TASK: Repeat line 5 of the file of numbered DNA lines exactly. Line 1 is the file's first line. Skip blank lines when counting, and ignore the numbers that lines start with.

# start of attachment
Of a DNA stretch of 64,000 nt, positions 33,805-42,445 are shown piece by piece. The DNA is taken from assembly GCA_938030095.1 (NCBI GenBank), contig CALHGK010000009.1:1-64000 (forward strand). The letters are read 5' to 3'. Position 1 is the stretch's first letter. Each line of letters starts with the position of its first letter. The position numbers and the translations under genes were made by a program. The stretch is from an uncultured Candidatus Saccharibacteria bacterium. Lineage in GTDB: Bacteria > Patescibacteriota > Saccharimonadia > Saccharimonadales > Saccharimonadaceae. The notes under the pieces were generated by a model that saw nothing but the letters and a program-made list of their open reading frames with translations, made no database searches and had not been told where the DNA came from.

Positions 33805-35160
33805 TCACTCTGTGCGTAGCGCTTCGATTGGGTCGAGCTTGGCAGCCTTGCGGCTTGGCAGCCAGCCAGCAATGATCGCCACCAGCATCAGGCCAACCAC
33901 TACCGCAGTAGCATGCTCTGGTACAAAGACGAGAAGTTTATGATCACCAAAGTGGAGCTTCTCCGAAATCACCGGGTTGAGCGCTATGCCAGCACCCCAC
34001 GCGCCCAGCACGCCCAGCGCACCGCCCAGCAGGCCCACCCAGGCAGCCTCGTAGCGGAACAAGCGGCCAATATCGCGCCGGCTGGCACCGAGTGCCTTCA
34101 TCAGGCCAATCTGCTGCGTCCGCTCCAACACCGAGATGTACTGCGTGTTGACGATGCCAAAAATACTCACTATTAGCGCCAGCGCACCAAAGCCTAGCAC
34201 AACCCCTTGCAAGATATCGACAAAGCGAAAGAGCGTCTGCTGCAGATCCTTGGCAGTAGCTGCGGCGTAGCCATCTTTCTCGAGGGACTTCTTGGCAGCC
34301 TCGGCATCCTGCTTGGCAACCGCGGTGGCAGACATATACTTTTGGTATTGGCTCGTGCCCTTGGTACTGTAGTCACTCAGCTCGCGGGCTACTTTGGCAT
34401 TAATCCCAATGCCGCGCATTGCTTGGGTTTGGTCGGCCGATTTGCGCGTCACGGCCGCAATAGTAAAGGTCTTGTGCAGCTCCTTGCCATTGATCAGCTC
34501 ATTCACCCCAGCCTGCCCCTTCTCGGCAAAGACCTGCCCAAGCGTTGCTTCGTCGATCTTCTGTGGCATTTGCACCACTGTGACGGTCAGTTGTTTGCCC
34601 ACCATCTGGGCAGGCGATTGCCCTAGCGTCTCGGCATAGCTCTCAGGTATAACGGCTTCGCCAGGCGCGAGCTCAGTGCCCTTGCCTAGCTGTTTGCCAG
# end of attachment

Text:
34001 GCGCCCAGCACGCCCAGCGCACCGCCCAGCAGGCCCACCCAGGCAGCCTCGTAGCGGAACAAGCGGCCAATATCGCGCCGGCTGGCACCGAGTGCCTTCA